To extend our community outreach, the library partners with the many municipal, non-profit, and business organizations that make Princeton such an extraordinary town. This month, we spoke with Dr. Joy Barnes-Johnson, an educator at Princeton High School, who also serves on the boards of Paul Robeson House of Princeton and Choose. For a more detailed description of her work, please see how the YWCA highlighted her work when they honored her in 2021.
The library has collaborated on a number of projects with Dr. Barnes-Johnsons (or Dr. BJ as she is affectionately known by many). This month, we are collaborating on the African American Read In (AARI) and spoke about Black History Month – how she embodies these histories, and how they inform her work and her vision for the future.
Can you tell us a little more about who you are and how you are in the community?
My name is joy and I use the pronouns (she/her/we). If you know me, you get a sense of that. First of all, I generally write or type my name with a lowercase ‘j’ and the reason I do that is in part homage to bell hooks, because in your writing voice you want your words to speak louder than the history that you carry. I was gifted with the name “joy” by my mother, and it is a principle that I try to embody every day, and as a principle it has no capital.
As the self-proclaimed historian in her family, she has been collecting the seeds and stories shared by her family members for years and is starting to bring together the things that have been told, and not told, in those stories, weaving them together with the broader histories of the Black experience in America.
“I listen to and read the stories of my parents and grandparents – they left nuggets to reveal themselves like a Pandora’s Box or a kaleidoscope over time and my grandparents didn’t want us to carry any heritage of slavery with us, so it is interesting now to put the pieces back together … These stories are something that I want to preserve.”
Let’s talk about Black History Month – actually what do you prefer to call this time?
I prefer Black Heritage Month because our history is American history. Our heritage and culture belong to us. Black History Month was seeded when Carter G. Woodson started Negro History Week. He writes, “Not to know what one’s race has done in former times is to continue always as a child.”
Woodson wrote that it was to create a demand for Negro pictures and literature. To disabuse the Negro mind of the idea of inferiority, so to arrest internalized oppression. To increase understanding – a key principle of racial bias disruption: racism undermines all truth. He created the Journal of Negro History to help us all know more of our history.
So what we now call ‘social emotional learning’ he recognized then. If you have children who feel inferior, they aren’t going to perform well. If they can’t see examples of excellence and persistence, how will they know what is possible?
How has Black History Month changed since its inception?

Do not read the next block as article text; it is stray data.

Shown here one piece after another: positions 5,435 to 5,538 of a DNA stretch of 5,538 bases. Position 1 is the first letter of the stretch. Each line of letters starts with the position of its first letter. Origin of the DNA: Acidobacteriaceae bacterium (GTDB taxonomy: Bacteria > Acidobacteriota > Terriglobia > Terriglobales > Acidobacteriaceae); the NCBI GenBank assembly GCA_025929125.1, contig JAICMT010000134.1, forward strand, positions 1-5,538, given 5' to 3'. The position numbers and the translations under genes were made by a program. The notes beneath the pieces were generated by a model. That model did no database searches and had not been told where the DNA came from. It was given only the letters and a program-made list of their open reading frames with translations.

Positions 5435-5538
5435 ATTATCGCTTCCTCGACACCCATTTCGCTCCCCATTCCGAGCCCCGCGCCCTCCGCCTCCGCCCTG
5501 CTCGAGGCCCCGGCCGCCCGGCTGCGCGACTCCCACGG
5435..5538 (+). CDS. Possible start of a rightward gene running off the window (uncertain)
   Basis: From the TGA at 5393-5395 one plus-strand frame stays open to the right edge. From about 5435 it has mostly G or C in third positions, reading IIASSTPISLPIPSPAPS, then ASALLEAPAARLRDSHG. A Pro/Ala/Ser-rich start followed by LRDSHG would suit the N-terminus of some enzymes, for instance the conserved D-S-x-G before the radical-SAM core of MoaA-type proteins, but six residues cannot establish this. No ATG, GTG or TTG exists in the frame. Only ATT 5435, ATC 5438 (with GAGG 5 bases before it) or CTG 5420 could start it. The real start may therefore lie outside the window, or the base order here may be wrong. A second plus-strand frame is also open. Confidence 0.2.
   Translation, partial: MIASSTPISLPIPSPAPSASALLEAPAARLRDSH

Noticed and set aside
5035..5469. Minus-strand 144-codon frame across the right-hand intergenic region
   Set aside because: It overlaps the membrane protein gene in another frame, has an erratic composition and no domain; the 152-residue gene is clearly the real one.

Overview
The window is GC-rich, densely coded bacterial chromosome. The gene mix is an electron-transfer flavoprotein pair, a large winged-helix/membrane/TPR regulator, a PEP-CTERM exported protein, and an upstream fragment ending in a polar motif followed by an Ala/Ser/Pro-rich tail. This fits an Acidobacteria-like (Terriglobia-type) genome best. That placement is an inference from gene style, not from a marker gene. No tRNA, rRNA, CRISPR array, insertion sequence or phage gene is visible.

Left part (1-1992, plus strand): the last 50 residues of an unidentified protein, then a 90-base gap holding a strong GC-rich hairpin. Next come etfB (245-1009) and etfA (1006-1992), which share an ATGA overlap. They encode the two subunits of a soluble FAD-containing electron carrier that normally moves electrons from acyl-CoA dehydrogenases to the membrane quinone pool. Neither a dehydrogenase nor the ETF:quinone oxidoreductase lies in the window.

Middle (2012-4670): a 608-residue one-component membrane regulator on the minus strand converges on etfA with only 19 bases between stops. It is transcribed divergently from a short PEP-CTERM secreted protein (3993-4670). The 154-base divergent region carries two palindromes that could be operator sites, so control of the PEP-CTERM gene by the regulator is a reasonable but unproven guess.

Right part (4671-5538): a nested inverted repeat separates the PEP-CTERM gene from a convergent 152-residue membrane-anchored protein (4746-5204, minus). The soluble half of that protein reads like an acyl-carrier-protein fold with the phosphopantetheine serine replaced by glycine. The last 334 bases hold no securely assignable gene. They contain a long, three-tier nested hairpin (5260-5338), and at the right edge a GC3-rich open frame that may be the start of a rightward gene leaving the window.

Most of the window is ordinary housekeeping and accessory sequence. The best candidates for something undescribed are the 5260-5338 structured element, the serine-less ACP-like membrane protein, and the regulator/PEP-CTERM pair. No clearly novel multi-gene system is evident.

It hasn’t. This is how I like to think about it. We have revolution and evolution. When revolution happens – (she draws a ‘flat spiral’), You are going around and around and turning stuff up – which is good, but it isn’t progress. In order to have progress you need descension and ascension. It has to be both – once a seed plants roots it can grow up. The seeding we have is that at least we have Black History Month on the calendar now, but we have not gone beyond the heroes and holidays approach .
James Banks, who speaks about multicultural approaches to education, notes that a very low level approach to any multicultural education is to talk about heroes and holidays – to make sure things appear on a calendar. I say this is ‘revolution’ – because we do this seasonally. So what would descension look like? It would be being reminded of the histories we were denied knowing in schools. Going deeper, picking up those books, and listening to our elders who were trying to provide a blueprint. (Look at holistic histories – look at Pauli Murray), who did the research and basically wrote the brief for Brown vs. Board of Education. It would be going back to trace the hand that actually wrote something. Asking who else was in the room, because people who were in the room were the ones shaping the discourse. The ground swelling beneath a single figure will catch the feet of those who walked alongside. Once something is properly rooted, (you can ascend). Having learned what people have already done, we all spring up from it, without killing it. Finding strength in the story and building something new. Building coalitions, tying yourself to something else that’s above ground. Developing beautifully mutualistic alliances.
Dr. JBJ wrote, Why We Need Black History Month in a time when Black Lives Matter and is working on a book about James Bond, Black educators and the 100-year burden of history-telling.
She was also recently interviewed by two students for their C.A.R.E. to listen podcast.
The Princeton Public Library also offers a Black History Month resource guide which is available here.
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